A Nunavut woman and her two children have arrived safely on the Antarctic coast after setting a record for trekking 2,200 kilometres to the South Pole and back.

Their expedition was the longest, unaided foot journey on the southern continent.

Matty McNair, a U.S. citizen who makes Iqaluit her home, arrived with her team Tuesday in the coastal community of Hercules Inlet, which they left two months earlier.

"I'm feeling tired, elated, contented," McNair told CBC News in a satellite telephone call from the coastal community.

McNair, 53, set another record on Dec. 23 when she became the first female resident of Canada to reach the South Pole on foot without help.

Sarah McNair-Landry, 18, and Eric McNair-Landry, 20, became the youngest woman and man to reach the bottom of the world unaided.

The family, accompanied by British couple Conrad and Hilary Dickinson, set out on skis Nov. 1, dragging heavy sleds piled with fuel, equipment and food.

Sarah said the group travelled three times as quickly on the return journey, which took only 17 days. They were able to move faster because they harnessed their sleds to special kites that dragged the 156-kg load over crevices and ice.

Ferocious winds battered the team as temperatures plunged to –45 C, said to be the worst summer weather in Antarctica in 15 years.

"The trip to the South Pole was a lot of hard work," Sarah said. "Every day, we did nine hours of skiing.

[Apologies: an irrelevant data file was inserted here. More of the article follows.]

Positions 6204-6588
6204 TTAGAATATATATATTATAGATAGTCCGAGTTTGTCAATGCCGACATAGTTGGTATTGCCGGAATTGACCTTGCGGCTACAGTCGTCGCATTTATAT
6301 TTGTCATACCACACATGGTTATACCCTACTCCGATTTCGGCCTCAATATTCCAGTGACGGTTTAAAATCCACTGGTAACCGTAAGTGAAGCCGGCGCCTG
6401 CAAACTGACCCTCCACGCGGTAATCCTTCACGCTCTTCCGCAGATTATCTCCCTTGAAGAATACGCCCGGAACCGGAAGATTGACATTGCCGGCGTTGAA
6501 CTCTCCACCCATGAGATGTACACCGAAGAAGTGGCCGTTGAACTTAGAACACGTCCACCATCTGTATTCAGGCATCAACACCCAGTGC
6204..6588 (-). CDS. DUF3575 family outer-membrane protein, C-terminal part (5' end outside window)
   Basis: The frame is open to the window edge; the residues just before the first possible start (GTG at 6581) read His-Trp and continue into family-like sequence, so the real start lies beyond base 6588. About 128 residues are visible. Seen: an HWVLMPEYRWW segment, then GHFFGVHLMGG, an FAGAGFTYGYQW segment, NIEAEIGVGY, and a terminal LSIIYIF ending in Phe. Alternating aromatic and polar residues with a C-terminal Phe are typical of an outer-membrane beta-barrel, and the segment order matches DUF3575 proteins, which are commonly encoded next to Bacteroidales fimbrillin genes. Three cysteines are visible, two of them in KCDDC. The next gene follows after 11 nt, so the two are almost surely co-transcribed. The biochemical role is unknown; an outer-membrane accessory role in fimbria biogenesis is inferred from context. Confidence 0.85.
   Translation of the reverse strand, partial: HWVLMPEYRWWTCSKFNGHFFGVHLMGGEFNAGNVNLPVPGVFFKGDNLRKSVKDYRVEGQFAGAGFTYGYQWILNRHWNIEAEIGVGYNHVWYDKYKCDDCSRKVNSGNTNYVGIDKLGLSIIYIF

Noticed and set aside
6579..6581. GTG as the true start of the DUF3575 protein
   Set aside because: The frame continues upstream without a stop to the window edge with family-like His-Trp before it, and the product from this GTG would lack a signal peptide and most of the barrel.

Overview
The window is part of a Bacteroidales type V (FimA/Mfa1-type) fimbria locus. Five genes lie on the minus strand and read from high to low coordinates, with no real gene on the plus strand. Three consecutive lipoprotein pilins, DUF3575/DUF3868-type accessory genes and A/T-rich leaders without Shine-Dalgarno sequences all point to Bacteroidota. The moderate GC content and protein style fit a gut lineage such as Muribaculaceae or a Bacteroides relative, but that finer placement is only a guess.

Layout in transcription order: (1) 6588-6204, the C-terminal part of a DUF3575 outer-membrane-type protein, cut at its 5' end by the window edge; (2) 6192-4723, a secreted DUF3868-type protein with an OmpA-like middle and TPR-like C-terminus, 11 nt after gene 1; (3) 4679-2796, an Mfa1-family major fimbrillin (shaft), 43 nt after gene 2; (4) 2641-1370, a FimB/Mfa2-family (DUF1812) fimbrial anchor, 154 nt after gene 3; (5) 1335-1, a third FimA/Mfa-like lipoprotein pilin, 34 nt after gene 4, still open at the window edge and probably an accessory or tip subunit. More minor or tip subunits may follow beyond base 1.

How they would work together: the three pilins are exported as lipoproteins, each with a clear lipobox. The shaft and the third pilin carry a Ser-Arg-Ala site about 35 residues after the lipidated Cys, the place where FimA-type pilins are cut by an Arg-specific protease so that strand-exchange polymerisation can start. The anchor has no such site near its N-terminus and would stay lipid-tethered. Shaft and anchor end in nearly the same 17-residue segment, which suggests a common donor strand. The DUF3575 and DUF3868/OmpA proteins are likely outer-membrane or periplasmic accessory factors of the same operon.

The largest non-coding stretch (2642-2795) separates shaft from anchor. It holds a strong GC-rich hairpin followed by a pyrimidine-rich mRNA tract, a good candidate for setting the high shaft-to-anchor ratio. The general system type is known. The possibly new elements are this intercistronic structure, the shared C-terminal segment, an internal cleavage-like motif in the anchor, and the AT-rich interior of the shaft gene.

"Coming back was a lot of fun because it was kiting. We never knew quite what we were going to do, when the winds were going to pick up."

Eric said some of his friends thought he was crazy to risk his life in the polar adventure, but he urged people to chase their dreams.

"I think you got to look for adventure in life. You can't just sit in front of the TV."

McNair, who has visited the South Pole three times, said this expedition was tough – but not as difficult as her trek to the North Pole in 1997, when she led the first women's expedition there.

"There aren't any polar bears to worry about, there are no pressure ridges, and when you set up camp the next morning, you're in the same place – you haven't drifted backwards or east or west," she said.

"You don't have to worry about the ice cracking underneath your tent or half the group getting across or falling through leads, so in that sense I'd say the North Pole is more challenging. It keeps your attention. It's fun."

McNair plans to return to Iqaluit at the end of the month.

Then she'll begin preparing for another adventure: leading a group to the North Pole by dogteam in April.